Remember how Mr. Miyagi taught The Karate Kid how to fight? Wax on/Wax off. Paint the fence. Don’t forget to breathe. A coach is the coach because he knows what the student needs to do to advance. A big problem for coaches is that the most precocious students also (naturally) think they know what they need to learn.
If Mr. Miyagi told Daniel that he needed endless repetition of certain specific hand movements to learn karate, Daniel would have rebelled and demanded to learn more and advance more quickly. Mr. Miyagi used ambiguity to evade conflict.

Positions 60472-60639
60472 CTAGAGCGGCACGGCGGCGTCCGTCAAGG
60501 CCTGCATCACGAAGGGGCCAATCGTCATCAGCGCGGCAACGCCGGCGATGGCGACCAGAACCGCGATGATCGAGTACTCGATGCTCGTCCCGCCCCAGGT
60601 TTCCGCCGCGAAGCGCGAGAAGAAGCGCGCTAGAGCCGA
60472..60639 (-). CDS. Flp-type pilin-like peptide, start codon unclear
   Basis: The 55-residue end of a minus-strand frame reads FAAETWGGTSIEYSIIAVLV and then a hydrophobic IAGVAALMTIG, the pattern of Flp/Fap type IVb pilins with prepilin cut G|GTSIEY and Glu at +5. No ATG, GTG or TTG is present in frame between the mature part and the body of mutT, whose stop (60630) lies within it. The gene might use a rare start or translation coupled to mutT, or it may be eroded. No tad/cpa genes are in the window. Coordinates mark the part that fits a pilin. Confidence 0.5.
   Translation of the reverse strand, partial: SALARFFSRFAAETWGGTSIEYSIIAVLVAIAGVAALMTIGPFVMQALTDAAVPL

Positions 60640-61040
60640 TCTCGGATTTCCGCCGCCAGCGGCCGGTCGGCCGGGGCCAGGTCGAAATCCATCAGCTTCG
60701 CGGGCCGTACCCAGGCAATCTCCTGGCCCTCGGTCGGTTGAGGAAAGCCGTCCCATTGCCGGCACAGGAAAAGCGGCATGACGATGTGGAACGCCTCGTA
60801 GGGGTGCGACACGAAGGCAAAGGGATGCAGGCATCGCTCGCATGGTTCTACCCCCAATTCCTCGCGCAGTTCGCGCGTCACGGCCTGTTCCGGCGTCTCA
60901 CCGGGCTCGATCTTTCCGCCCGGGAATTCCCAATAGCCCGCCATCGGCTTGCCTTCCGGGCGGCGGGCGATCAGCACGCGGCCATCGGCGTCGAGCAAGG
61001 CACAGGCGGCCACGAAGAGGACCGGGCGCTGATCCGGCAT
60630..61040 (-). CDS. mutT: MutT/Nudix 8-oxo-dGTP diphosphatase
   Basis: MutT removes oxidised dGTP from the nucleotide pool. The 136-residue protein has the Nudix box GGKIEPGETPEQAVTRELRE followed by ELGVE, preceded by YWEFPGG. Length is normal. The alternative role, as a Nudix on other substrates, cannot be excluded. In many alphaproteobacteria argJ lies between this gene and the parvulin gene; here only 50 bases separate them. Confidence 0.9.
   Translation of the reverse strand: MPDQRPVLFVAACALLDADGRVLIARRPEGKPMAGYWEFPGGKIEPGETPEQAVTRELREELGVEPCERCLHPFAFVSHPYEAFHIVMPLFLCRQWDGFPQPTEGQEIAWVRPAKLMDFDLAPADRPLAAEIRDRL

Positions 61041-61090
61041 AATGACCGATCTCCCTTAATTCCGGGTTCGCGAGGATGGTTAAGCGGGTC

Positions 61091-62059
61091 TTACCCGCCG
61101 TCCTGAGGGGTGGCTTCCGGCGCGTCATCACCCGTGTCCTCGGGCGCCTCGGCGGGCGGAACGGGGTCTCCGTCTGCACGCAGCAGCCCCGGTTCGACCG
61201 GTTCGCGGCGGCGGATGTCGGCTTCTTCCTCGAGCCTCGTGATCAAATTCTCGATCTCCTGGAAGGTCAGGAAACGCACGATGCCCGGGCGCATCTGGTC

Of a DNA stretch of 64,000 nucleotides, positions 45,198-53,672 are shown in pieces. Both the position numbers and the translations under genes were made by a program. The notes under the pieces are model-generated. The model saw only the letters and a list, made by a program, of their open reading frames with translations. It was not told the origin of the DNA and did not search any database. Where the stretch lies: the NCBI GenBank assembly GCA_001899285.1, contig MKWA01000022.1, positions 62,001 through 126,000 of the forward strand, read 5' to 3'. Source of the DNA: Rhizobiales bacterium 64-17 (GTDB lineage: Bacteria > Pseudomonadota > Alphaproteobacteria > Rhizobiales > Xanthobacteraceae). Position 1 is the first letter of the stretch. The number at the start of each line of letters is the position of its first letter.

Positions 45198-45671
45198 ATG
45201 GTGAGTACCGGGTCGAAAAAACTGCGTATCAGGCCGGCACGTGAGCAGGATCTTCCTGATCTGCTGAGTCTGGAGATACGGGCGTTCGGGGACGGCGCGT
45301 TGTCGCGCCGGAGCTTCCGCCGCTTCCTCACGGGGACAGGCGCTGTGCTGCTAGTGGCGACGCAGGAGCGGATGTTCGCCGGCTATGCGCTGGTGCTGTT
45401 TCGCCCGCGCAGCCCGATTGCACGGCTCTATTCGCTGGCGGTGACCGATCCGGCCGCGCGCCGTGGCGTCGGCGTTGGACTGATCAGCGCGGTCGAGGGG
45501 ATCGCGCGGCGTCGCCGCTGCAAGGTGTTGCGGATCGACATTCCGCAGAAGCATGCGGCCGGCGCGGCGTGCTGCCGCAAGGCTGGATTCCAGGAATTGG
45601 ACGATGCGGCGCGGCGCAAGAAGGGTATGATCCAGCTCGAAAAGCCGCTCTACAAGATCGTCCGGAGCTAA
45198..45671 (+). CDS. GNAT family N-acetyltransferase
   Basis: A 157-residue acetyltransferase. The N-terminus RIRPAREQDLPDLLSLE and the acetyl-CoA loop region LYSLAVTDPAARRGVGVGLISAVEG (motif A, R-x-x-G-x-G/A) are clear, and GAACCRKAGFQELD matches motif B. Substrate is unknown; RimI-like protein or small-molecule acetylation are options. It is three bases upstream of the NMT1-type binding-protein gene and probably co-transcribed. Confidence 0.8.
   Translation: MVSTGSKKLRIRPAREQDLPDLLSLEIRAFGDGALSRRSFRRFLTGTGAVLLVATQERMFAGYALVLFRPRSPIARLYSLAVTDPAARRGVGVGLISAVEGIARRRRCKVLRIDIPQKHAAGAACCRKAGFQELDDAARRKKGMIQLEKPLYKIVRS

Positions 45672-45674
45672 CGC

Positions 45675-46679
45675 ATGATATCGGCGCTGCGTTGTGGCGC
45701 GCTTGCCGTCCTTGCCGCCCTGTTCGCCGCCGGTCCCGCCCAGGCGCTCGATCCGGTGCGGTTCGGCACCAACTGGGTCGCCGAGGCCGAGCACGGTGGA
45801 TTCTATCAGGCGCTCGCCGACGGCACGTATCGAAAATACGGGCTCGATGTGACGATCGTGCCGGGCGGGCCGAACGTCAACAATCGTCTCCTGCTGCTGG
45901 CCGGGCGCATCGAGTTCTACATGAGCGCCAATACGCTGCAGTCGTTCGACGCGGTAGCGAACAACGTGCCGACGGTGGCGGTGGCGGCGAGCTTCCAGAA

An artist with natural gift for expression needs to learn convention. But she may disagree with the teacher about how much time should be spent learning convention. If the teacher simply gives her exercises to do without explanation her decision to comply will be on the basis of an overall judgment of whether this teacher, on average, knows best. To instead say “You must learn conventions, here are some exercises for that” runs the risk that the student moderates the exercises in line with her own judgment about the importance of convention.